Hey Slate, leave our coffee shop sandwich boards alone!

You can pry our dumb coffee shop sandwich boards from our cold, dead hands

You can pry our dumb coffee shop sandwich boards from our cold, dead hands

This morning, Slate’s Heather Schwedel penned an article criticizing coffee shop sandwich boards. She titles the article, “When Did Sidewalk Café Sandwich Boards Start Trying So Hard to Make Jokes?” I see your point, Heather, and raise you the advertising industry since the 20th century. Call us old-fashioned, but we sincerely don’t understand what’s wrong with “creative expressions of branding,” as Schwedel terms the sandwich board art.

She gets pretty rant-y, spending about 1000 words shaming pun-happy baristas. In referring to one solicitous sandwich board, Schwedel writes, “the sheer cheekiness nearly knocked me over.” Oh honey, this is New York City. If everyone’s sheer cheekiness threw me off balance, I’d spend most of the day on my back. We’ll sum the Slate article up by saying TL;DR. But let us rant for a sec, too, because there’s a fair amount of barista dignity at stake here.

In an otherwise fairly rote café environment, sandwich boards are among the few surfaces on which coffee shop baristas—few of whom consider their jobs a long-term career—are able to express themselves. Baristas are part-timers, and usually have a background in the arts (much like many service professionals). Having worked in coffee for a number of years myself, I can say that my talented, design-educated coworkers took great pleasure and pride in creating stunning chalk visuals to set up outside.

Who could possibly enjoy this? Photo by Trevor Dunaway

Who could possibly enjoy this? Photo by Trevor Dunaway

A good sandwich board adds personality to a business. Just because the humor isn’t your humor, it doesn’t mean that someone else won’t appreciate it. Also, the board has the capacity to comfort. Specifically, I remember seeing Leonard Nimoy’s face etched onto sandwich boards around the city the day after he died. And you know, that was pretty comforting.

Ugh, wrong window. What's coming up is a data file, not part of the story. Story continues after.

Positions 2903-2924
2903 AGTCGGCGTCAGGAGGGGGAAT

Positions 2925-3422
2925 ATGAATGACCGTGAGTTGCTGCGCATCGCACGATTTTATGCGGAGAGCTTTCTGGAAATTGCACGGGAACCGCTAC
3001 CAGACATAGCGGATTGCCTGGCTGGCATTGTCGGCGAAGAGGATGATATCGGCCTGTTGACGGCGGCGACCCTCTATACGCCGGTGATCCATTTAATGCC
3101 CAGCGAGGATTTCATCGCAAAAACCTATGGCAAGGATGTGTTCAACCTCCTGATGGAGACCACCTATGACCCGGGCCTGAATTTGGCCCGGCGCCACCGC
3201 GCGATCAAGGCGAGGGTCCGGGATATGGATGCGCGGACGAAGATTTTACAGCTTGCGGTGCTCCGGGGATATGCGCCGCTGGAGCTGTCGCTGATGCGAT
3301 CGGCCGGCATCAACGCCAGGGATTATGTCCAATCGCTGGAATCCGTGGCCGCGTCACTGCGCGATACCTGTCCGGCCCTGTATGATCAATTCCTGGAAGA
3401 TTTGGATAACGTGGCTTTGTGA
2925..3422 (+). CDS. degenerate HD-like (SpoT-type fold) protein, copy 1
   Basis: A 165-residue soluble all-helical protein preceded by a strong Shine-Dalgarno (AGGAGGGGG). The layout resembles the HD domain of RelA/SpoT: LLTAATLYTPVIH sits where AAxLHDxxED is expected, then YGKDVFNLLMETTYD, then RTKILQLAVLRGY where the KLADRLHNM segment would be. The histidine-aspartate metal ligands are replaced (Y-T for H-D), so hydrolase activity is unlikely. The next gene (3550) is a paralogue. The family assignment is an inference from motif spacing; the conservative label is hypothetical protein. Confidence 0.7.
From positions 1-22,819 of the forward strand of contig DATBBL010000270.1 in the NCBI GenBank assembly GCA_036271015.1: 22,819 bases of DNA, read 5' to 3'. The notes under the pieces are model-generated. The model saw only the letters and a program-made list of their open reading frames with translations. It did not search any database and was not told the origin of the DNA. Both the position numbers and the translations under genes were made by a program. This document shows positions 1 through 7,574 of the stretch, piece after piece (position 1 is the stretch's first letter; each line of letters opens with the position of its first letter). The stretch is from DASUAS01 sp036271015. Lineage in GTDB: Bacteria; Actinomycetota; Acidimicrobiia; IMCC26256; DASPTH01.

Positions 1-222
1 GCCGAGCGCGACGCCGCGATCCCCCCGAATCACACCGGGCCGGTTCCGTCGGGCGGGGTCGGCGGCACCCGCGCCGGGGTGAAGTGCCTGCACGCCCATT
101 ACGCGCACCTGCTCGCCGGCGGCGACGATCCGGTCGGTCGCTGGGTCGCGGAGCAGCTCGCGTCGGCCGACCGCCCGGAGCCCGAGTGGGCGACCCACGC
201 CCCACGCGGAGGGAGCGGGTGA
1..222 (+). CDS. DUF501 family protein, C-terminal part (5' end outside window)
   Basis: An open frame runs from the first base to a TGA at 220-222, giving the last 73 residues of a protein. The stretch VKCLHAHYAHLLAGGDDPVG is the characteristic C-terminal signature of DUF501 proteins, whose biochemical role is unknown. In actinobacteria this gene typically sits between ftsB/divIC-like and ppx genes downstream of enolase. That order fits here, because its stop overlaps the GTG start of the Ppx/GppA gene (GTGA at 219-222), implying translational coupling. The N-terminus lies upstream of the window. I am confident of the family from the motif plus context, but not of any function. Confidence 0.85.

Oh how aggressively unnecessary. Look how upset I am

Oh how aggressively unnecessary. Look how upset I am

Sure, it’s true that the “art” we’re talking about is occasionally reduced to a less than, five-word sentence by a comatose barista who got up so early for the commute to work that she couldn’t think of anything funnier to say at 6:30am. But we have our own three-word sentence for that: get over it (unless the sign in question is racist, in which case you should absolutely make a fuss about it). These signs aren’t getting up and waving their wooden arms at you, they’re fucking inanimate objects with words on them. It’s not “aggressively unnecessary,” nor is there “overfamiliarity” at play. Those words might better be used to describe Schwedel’s general overreaction to the topic as a whole, and her attempts to rope in celebrity writers to rally for the cause. And don’t even get us started on the fact that a BuzzFeed writer was selected to weigh in on how “tiring” the signage could be. Yeesh.

You know, I once saw a sandwich board outside the Hungry Ghost on Fulton Street. It was a pretty solid rendering of an alien talking to a ghost, saying, “What if soy milk is just regular milk, but it’s been introducing itself in Spanish?” I went inside because that made me laugh so hard that I got thirsty. And I still quote that board in conversation.

Follow Sam for more defenses of baristas at @ahoysamantha

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